Fed tightening should not disrupt stock market

After an initial pullback, history suggests equities will withstand interest rate hike

Aug 29, 2014 @ 10:44 am

By Jeff Benjamin and Trevor Hunnicutt

+ Zoom

As the Fed moves closer to the start of its first interest-rate tightening cycle in a decade, financial professionals are generally hoping for the best as they brace for a dive into an unprecedented market environment.

“The stock market is illogical, and driven by human emotion, and I do not know how the animal spirits will interpret an interest-rate rise,” said Rick Kahler, president of Kahler Financial Group Inc.

“Conventional wisdom says that the market will go down [when rates go up], but I'm not convinced enough of that to risk my capital and my clients' capital,” he added.

Conventional wisdom, along with historical data, are on the side of relatively smooth transition into a Fed tightening cycle. For starters, raising short-term interest rates means the Federal Open Market Committee believes the economy is strong enough to absorb an increase in borrowing costs, which should be interpreted as positive economic news.

Bolstering that view this week was an upward revision in gross domestic product growth in the second quarter from 4.0% to 4.2%, preceded two days earlier by another milestone for the stock market, when the S&P 500 Index closed above 2,000 for the first time. For the year, the broad index is up around 8%.

But the U.S. economy is still in unprecedented territory as it winds down six years of record-level quantitative easing, leaving the Federal Reserve with a $5 trillion balance sheet of Treasury and mortgage bonds.

(Related: Federal Reserve chairman Janet Yellen stays loose on monetary policy)

Based on the unemployment and inflation targets set by the Fed, the economy is already healthy enough to handle a nominal move off the current floor of near-zero short-term interest rates. But there is still wide speculation as to when and how the Fed will start to take action.

“If we keep getting positive economic reports, I believe [Fed Chair Janet] Yellen is going to have to move up her time table for raising rates, or else the Fed will be significantly behind the curve,” said Doug Cote, chief investment strategist at Voya Financial Inc.

The current consensus among market watchers is that Ms. Yellen will likely start raising rates at some point during the second half of next year, and Mr. Cote believes the equity markets are currently prepared for that time period.

“A rate hike in June of 2015 is already factored in because the markets tend to adjust to the consensus,” he said. “But I believe it will happen in March or earlier, and the market has not adjusted to that yet.”

In terms of market adjustments, or volatility, in the wake of rate hikes, history shows that staying put has been the most prudent strategy.

“Having had such an accommodative Fed for such a long time, taking away the punch bowl might be the catalyst to pull this market down,” said Jason Nicastro, market and investment strategist at LPL Financial.

Considering how well the equity bull market has been shrugging off rising global terror and other geopolitical risks, Mr. Nicastro said he views a rate hike as the next likely risk factor facing stocks.

(More: Are you prepared for the next bear market?)

In his analysis of interest rate hikes over the past 50 years, Mr. Nicastro found that initial market drops are to be expected, but investors who do not panic are usually rewarded.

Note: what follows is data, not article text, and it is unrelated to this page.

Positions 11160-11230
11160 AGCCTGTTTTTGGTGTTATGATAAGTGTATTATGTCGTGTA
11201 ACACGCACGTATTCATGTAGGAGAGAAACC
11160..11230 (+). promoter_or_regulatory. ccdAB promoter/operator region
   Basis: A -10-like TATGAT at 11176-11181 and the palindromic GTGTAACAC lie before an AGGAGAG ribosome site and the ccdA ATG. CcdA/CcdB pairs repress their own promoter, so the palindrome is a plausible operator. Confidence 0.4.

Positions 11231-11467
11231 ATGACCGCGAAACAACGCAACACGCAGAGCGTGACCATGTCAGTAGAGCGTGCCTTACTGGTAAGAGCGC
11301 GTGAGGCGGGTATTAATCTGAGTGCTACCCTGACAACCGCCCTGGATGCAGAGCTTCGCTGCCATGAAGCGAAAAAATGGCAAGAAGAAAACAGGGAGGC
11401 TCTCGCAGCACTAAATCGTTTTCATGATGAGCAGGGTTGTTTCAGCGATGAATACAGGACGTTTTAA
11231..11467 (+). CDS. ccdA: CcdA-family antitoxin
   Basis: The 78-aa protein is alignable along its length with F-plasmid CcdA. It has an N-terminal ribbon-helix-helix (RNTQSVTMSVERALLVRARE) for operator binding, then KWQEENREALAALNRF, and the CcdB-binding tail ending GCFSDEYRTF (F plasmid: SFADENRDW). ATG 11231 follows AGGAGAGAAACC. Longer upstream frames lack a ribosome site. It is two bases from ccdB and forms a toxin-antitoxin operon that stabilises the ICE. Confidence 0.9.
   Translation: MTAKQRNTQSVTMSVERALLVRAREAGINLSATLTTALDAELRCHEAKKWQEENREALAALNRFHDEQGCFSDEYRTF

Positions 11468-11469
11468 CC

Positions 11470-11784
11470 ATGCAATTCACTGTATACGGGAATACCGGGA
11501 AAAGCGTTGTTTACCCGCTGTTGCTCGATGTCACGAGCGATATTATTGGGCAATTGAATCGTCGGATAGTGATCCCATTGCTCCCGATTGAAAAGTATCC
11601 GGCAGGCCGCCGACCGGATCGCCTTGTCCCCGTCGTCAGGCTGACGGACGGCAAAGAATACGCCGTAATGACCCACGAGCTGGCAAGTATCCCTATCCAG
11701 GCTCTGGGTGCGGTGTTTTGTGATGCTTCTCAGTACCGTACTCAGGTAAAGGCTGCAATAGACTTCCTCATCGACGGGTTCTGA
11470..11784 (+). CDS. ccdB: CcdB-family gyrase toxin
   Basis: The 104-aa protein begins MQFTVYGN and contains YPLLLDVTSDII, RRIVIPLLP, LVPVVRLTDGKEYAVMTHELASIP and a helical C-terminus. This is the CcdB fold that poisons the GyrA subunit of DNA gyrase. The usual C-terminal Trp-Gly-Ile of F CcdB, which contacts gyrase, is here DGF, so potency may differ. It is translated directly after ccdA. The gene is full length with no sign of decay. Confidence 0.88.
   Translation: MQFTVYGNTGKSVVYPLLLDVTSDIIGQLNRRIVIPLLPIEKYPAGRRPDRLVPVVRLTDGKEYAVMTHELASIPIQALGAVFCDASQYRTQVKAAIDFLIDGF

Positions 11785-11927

His study of 25 initial rate hikes over the past 50 years found that the average performance of the S&P 500 during the first month was a decline 78 basis points. And the average returns for periods ranging from three months to 12 months were gains of between 2 basis points and 5.8%.

More significantly, the S&P's average gain from the initial rate hike to the next peak over that 50-year period was 58%, ranging from a low of 12% to a high of 229% during the late-1990s tech bubble.

Paul Casazza, a partner at Dashboard Wealth Advisors, said he has been preparing for higher interest rates because he believes the U.S. economy is ready for it.

“We took a little bit from U.S. equities as part of our rebalancing” he said. “We didn't shift stock-to-bond ratios, but we moved those equity gains to developed international, mainly Europe, which we think is really cheap.”

Judging purely by the Fed funds futures market, the anticipation is for the Fed to start raising rates in about 12 months, according to Robert Keiser, vice president of global markets intelligence research at S&P Capital IQ.

“Janet Yellen has done nothing to suggest she will raise rates any sooner or later than a year from now,” he said. “And that's so far out in the future that shorter-term considerations like Ukraine and a weaker European economy are still dictating bond prices.”

In other words, it is still too early to worry about higher interest rates.

“There is a minority camp that thinks the Fed should raise rates sooner,” Mr. Keiser added. “The bond market seems very comfortable with what the Fed is doing at the moment, but that validation can dissipate very quickly.”

Along those lines, the Fed is getting points for transparency by trying to avoid surprising the financial markets.

“I don't really think the equity markets are that vulnerable to higher rates because we've been talking about higher rates for years,” said Jeff Kravetz, regional investment director at U.S. Bank Wealth Management.

“I think investors are very prepared for the Fed to raise rates when it's appropriate and the time is right,” he added. “Raising rates is a very positive sign for the economy, even though there will be some noise in the markets the first time they do it.”

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